Lisa: Think long and hard before you put yourself out there. Whatever goes on the Internet stays on the Internet. Even if you try to bury it, it’s there to be very mindful when posting. I mean, you should always be mindful when you’re on the Internet in general. But if you’re going to put yourself out there on a platform make sure you’re very careful with what you choose to put out, what you choose to reveal. And also, I think ultimately, what I’ve told and I think ultimately what I’ve been telling people who ask this question. Make sure you like what you’re doing. Make sure you’re just trying to chase a trend. I’ve gone through periods where I was doing that and I was miserable, and the response from the audience was never good. It’s like they can unlock up on that. So if you’re going to do something, make sure you’re actually enjoying it and doing it because it brings you joy, and then it will bring other people joy. So just try to be authentic in what you’re putting out and be mindful of how much you’re sharing.

Josh: I’m sure you can get a lot of haters if you share too much, right?

Lisa: Oh, my God. Yeah. Or it becomes a safety issue, too. You need to remember there are some crazy people out there, and they have access to you. So the more you put out, more access people have to you. And yes, the more haters have, like, hold against you or take things out of context. So very important to be mindful of what you put out, how you put out what you put out, and make sure that your safety is number one, at least.

Josh: I’ve done over 50 of these interviews, and every influencer that I’ve interviewed has a different spin on how they deal with their haters. I was just wondering, what are some of your tips?

Lisa: I think it depends on the day, the time, where I am in my life, my confidence. A lot of times I’ll just ignore. I think that’s probably the best thing to do. I feel like a lot of these haters just want to stir up trouble and they want attention. So I feel like often not giving it to them is probably the best way to handle it. Once in a while, if I’m feeling a little snappy, I’ll respond. But oftentimes I respond with so much kindness. Or maybe sometimes it’s not so kind, but I present it as overly nice. I guess that’s passive aggressive. Most of the time, the people will back down, apologize, take down their comments. I think a lot of people just want to be seen and just remind yourself that these negative comments coming at you most of the time have nothing to actually do with you. It’s just a projection of this person or something that’s going on in their own life or something that’s being said to them. And for that, I just feel kind of sad for them. So kind of keep that in mind and in perspective.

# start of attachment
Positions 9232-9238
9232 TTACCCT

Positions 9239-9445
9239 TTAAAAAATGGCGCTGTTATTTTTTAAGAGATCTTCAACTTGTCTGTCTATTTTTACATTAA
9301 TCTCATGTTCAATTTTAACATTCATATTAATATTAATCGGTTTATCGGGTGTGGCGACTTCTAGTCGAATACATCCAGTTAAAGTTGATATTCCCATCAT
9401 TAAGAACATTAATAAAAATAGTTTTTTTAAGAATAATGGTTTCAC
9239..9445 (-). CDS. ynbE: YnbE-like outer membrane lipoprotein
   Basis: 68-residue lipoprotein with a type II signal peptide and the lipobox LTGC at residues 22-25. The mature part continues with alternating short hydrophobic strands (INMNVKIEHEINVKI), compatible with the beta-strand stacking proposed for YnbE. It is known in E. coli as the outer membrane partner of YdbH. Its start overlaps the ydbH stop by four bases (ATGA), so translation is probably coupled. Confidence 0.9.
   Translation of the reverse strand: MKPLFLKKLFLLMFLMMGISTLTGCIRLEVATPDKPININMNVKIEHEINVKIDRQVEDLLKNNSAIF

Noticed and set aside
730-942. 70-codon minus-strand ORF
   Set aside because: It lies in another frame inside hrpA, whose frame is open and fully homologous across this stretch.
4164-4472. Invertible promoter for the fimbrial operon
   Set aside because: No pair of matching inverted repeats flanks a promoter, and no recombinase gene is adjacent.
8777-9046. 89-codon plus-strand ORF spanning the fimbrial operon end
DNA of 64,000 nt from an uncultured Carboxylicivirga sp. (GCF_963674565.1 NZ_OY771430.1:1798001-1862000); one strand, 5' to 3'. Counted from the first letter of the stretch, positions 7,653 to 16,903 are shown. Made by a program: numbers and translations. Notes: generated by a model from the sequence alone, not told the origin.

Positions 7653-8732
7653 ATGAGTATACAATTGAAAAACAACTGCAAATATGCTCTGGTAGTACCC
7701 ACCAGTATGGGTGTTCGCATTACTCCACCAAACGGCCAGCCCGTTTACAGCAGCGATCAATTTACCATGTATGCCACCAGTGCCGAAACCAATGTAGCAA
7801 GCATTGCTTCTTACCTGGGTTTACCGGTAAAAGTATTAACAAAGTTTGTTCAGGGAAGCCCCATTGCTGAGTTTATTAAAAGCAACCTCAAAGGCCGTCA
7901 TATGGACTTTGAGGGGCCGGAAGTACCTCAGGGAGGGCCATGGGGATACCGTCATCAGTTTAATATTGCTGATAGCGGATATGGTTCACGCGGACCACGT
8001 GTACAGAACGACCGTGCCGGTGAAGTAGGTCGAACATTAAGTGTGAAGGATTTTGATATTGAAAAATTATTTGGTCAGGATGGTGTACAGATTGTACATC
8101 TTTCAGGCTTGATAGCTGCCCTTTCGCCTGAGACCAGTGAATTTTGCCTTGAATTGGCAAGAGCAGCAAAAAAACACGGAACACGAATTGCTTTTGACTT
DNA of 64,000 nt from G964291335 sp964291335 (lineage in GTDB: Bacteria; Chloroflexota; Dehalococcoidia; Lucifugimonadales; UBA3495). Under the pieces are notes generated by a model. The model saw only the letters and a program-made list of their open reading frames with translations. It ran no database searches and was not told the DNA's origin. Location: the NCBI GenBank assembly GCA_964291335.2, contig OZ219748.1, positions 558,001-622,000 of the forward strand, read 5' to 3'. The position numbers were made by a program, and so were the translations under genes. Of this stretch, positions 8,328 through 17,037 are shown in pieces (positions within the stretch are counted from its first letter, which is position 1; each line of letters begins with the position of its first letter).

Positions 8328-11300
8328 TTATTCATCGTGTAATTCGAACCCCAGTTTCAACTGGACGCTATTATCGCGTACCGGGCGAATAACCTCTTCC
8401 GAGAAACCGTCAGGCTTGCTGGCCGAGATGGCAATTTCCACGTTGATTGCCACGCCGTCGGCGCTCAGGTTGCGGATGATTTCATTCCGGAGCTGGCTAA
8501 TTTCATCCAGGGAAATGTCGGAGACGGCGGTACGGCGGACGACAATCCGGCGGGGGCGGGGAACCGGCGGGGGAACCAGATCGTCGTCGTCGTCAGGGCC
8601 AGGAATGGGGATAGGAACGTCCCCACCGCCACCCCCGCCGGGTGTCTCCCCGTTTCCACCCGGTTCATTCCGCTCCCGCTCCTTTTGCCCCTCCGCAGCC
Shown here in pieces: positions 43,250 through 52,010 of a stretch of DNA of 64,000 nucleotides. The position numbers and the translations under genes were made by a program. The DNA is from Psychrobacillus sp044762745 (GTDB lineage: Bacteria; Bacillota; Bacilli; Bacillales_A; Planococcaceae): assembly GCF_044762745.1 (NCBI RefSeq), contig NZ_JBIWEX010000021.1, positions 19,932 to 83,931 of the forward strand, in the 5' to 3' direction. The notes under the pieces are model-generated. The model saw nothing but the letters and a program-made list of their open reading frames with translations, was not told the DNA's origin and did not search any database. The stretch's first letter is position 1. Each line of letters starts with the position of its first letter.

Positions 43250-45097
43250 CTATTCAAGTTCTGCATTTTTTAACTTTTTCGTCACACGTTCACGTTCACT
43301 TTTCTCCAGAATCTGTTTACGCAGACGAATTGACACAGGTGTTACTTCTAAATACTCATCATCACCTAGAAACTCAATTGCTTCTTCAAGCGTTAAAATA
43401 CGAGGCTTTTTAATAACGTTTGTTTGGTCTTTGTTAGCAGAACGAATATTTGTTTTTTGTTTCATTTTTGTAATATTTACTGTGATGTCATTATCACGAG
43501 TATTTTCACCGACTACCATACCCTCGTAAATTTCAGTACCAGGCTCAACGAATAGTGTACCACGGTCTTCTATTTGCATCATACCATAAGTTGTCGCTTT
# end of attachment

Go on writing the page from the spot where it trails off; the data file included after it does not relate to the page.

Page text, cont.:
Josh: How do you want your followers to be influential?

Lisa: We’re circling it back to kindness. I think I should have this written in my description box of every video. It’s like, I understand we’re all going through such a hard time right now. So I’m just asking, not only are people kind to me in the comments, but kind to each other, because those mean comments don’t just come at the influencer, they often are at each other within the comments section. So I just hope that I am spreading that idea that we need to be better to each other, to ourselves, and to our community.

Josh: I love that. I absolutely love that. Tell me about the time that you really, truly felt influential.

Lisa: I went on when I had my book signing. We got to do it at the Grove here in Los Angeles, which is a huge honor and was kind of surreal. And to be able to meet the people behind the screen that I have either talked to over the years or I just have seen their names pop up or even people I didn’t know show up and meet them in person and actually get to connect and hear their stories and hear why they connect with me or why they appreciate my content. That’s when you’re just like, whoa, it’s not just a numbers game. It’s not just me at home behind my camera. It is an actual community and there are people being affected by everything I do and say and that’s such an honor and also so scary and all the feelings. But I think being able to put some faces to names and hear those stories in person was kind of that like, AHA, Oprah moment for me.

Josh: What’s next for you?

Lisa: Well, I started doing content Monday through Friday. I haven’t done that in years, so I’m just like pumping out content. So fun. And I’m also pitching a show based off of my book, so we’re in development and we’re out talking to networks and streamers and I’m hoping that will be able to bring that to everyone who’s been so loyal to me all these years.

Josh: Now, Lisa, if they want to follow your journey, where can our listeners go?

Oh, yes, I would love for the listeners to come join me over on my channel, youtube.com. Lisbug L-I-S-B-U-G. I’m also on Instagram. Lisa Schwartz on Instagram. And that’s kind of queue you into when I put up videos. But I’m there on YouTube Monday through Friday, so come join me.